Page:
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When Must an LLC Membership Interest be Registered as a Security in California?

commercial law attorney san diegoMost business owners and investors refer to corporate stock when discussing “securities”. However, other types of ownership interests, other than stocks, fall under the definitions of securities pursuant to California law, including a membership interest in a limited liability company (“LLC”). However, not all LLC membership interests are included in these definitions, in which case registration of the interest is not required in California. Therefore, it is important to understand if and when your LLC’s interests are subject to registration requirements.

California Corporate Securities Law

The California Corporate Securities Law, § 25019a “security,” in relevant part, as follows:

“‘Security’means any note; stock; treasury stock; membershipin an incorporated or unincorporated association; bond; debenture;evidence of indebtedness; certificate of interest or participation inany profit-sharing agreement; collateral trust certificate;preorganization certificate or subscription; transferable share;investment contract; vertical settlement contract or a fractionalizedor pooled interest therein; life settlement contract or afractionalized or pooled interest therein; voting trust certificate;certificate of deposit for a security; interest in a limited liability company and any class or series of those interests(including any fractional or other interest in that interest), except a membership interest in a limited liability company in which the person claiming this exception can prove that all of the members are actively engaged in the management of the limited liability company…” [Emphasis Added].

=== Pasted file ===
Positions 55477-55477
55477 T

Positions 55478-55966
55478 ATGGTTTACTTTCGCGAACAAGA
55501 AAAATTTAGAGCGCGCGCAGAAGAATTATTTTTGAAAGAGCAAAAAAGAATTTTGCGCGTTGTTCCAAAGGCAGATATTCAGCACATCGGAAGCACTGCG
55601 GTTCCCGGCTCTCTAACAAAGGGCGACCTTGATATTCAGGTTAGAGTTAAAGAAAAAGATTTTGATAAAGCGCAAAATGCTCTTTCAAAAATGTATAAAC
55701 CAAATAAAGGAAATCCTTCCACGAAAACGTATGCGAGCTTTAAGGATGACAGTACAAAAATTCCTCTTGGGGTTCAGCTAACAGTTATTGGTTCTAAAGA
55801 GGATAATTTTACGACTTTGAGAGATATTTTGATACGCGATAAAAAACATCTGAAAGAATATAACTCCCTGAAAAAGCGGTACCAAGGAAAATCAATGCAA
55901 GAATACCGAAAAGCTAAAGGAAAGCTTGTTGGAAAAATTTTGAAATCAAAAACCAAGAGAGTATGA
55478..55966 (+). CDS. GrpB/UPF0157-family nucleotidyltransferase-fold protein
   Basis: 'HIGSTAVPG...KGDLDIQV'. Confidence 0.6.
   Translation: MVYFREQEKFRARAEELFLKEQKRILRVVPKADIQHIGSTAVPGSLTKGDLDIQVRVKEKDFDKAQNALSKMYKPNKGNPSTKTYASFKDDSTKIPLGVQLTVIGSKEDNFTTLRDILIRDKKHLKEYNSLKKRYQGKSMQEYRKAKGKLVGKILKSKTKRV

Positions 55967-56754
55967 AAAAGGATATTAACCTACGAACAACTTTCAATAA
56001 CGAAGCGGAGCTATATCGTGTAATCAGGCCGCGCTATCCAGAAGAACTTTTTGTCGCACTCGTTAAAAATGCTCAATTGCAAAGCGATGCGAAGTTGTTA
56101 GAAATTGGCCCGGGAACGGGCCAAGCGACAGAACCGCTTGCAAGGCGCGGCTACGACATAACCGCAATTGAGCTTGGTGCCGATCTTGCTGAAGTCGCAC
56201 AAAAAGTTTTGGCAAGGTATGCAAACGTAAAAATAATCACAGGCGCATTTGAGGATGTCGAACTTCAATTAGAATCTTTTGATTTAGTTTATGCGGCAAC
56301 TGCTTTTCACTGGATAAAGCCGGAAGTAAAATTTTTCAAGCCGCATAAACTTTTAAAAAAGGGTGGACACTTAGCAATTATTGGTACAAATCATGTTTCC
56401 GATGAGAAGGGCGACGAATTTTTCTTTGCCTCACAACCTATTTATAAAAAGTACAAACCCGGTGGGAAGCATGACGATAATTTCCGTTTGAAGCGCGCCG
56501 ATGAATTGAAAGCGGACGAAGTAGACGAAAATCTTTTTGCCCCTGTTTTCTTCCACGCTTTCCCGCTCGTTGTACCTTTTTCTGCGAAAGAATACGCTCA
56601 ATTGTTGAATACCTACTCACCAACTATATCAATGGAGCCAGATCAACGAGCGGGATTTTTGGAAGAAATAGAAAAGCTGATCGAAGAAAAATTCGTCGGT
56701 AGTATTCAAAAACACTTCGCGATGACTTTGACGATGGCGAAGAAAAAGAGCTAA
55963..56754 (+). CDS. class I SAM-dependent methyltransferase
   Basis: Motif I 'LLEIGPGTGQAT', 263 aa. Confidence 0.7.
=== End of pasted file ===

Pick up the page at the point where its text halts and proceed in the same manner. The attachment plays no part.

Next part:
A plain reading of this Section of the statute makes it clear that an LLC membership interest is indeed a security, making it subject to registration with the state, unless ALL of the members of the LLC are actively engaged in the management of the LLC. Therefore, where an LLC is manager-managed and not member-managed, or where some, but not all, of its members manage the company, registration of its securities is mandatory.

California Commercial Code

In additional to the Corporate Securities Law, the California Commercial Code also governs whether a membership interest in an LLC is treated as a security. Section 8103(c) of the Commercial Code provides:

“An interest in a partnership or limited liability company isnot a security unless it is dealt in or traded on securitiesexchanges or in securities markets, its terms expressly provide thatit is a security governed by this division, or it is an investmentcompany security. However, an interest in a partnership or limitedliability company is a financial asset if it is held in a securitiesaccount.”

Most LLC’s which operate as a small or family-owned business will not be required to register their membership interests as a security. However, it is important to consider both the Corporate Securities Law and the Commercial Code when determining whether your LLC is subject to registration with the state of California in order to avoid potential penalties and/or legal action by investors.

California Securities Exemption Pursuant to Corporations Code §25102(f)